WYDaily.com is your source for free news and information in Williamsburg, James City & York Counties.
As the calendar flips to 2017, owners of local food trucks said they are excited by a new opportunity offered by James City County.
The county’s Board of Supervisors voted in November and December to pass resolutions that expanded the areas in which food trucks are permitted to operate.
Food trucks are now permitted to operate on land zoned as M-1 Limited Business/Industrial Zoning, M-2 General Industrial Zoning, PL Public Lands, B-1 General Business and PUD-C Planned Unit and Development-Commercial. Food trucks had previously been limited to serving customers strictly at private events within the county.
“I am so thankful that it has opened up the door for food trucks in the area to operate in those areas,” said Donna Oard, owner of the Karnage Asada food truck. “There was a big need for the locals for that law to be passed.”
TJ Cavaliero owns and operates the Suck on This BBQ food truck. Cavaliero said he spends his mornings as a cook at Paul’s Deli in New Town before taking his truck out to cater events. He said he has primarily operated in Richmond, Newport News and Hampton, and is excited to begin serving in James City County.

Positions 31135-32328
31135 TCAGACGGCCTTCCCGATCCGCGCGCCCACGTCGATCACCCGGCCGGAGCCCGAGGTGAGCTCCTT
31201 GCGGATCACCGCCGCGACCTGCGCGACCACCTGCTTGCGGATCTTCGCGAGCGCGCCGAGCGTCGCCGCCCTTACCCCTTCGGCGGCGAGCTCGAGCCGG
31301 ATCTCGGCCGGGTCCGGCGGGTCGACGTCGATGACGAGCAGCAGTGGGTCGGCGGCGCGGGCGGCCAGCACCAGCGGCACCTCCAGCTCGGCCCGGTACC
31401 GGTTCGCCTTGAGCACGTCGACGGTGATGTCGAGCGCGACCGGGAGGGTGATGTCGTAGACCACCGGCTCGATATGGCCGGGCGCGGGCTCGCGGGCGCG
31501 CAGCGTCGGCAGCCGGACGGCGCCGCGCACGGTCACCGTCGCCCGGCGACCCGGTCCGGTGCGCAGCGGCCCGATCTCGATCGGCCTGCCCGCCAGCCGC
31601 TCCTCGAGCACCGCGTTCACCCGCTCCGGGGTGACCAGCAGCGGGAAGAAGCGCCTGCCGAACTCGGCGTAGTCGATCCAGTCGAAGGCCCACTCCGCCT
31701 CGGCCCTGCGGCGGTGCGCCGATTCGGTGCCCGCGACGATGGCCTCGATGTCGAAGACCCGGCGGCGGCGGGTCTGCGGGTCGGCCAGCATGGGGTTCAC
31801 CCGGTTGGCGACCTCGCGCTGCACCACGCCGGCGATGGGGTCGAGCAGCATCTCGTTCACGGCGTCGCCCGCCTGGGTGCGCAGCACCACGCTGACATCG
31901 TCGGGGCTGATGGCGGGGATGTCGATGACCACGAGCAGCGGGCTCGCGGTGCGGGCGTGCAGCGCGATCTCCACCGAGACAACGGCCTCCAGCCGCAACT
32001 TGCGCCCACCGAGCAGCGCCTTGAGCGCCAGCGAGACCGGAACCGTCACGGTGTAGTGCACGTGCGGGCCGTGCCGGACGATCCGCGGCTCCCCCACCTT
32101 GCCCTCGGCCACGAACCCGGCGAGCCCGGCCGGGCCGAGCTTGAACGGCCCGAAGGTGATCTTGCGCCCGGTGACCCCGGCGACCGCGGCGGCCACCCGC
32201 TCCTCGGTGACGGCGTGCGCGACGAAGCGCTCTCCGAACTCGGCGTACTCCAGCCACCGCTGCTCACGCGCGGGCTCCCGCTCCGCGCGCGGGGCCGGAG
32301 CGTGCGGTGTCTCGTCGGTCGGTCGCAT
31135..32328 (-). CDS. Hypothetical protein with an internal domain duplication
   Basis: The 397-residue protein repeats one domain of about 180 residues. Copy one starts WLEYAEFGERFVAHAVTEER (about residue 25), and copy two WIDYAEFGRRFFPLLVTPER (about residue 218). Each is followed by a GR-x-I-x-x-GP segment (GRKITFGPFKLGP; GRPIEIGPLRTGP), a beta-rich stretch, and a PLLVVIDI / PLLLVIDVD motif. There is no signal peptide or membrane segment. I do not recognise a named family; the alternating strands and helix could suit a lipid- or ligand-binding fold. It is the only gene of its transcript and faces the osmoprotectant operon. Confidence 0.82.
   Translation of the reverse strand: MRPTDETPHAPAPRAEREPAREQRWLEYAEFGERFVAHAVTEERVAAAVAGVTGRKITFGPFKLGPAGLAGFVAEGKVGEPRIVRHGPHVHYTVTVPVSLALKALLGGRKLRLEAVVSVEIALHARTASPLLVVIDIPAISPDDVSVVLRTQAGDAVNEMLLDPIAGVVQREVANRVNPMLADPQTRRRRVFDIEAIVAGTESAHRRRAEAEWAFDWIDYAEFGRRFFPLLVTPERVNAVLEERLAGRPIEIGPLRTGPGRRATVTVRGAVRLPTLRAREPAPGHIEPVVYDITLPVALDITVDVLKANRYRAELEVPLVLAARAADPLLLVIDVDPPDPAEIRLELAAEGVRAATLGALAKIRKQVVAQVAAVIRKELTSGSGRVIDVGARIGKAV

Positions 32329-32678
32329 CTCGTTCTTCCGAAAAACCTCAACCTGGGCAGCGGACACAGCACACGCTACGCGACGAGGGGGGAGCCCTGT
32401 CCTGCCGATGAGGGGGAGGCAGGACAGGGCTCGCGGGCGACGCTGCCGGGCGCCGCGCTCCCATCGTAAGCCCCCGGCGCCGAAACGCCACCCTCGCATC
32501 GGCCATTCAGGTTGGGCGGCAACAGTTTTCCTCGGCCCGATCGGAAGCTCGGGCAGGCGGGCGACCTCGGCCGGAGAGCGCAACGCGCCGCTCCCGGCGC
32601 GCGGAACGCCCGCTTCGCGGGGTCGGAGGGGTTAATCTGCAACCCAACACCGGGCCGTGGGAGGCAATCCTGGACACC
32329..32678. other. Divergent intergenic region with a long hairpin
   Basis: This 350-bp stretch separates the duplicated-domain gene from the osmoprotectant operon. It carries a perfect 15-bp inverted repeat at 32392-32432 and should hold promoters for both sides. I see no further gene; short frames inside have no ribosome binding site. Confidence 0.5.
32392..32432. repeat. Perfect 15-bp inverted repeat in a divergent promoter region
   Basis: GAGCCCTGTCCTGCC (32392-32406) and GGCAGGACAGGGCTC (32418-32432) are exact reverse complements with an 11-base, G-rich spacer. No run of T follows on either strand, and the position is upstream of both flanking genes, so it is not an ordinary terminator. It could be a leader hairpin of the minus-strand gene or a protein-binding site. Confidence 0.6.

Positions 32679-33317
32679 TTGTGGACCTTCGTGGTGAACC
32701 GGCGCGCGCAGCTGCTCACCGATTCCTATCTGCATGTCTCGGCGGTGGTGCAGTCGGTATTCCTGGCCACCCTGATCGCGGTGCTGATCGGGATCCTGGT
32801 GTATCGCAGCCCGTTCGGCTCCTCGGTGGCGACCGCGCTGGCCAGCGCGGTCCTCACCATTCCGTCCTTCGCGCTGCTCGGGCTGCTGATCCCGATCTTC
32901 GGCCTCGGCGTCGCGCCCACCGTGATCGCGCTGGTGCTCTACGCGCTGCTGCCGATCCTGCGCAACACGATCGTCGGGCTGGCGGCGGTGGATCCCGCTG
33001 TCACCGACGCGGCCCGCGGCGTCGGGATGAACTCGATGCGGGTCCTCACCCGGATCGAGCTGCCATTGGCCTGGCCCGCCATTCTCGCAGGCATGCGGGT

“You’ll probably see 10 new trucks pop up in James City County in the next year,” said Cavaliero. “I look forward to serving all the people we couldn’t serve before.”
James Kennedy, a former supervisor of James City County, opened his own food truck in July. He said that his Foodatude food truck business has thus far predominantly operated at breweries in York County and private events in the City of Williamsburg and James City County.
“It’s been a challenge with the county until now,” Kennedy said. “It’s nice to have that option and I think it’s a good thing. I’m excited about the opportunity.”
Kennedy said that while the food truck season will pick up in the spring, he’s been in contact with industrial parks and large employers within the county and hopes to offer lunch options to their workers.
Tim Harris, director of James City County’s Economic Development Authority, was in favor of the amendments to county code to allow food trucks. He said he believes the board’s decision will benefit the county and its residents.
“Food trucks are an important part of the ecosystem of a foodie destination,” said Harris. “It allows us to attract microbreweries, who benefit because they don’t have to put in a restaurant of their own… Food trucks go hand in hand with music festivals, arts events and are a part of a real necessary effort to make James City County attractive to families and younger professionals.”
While the Board of Supervisors passed the ordinance amendments unanimously and food truck operators are excited by the possibilities, some have expressed concern over what the changes could mean for traditional restaurants.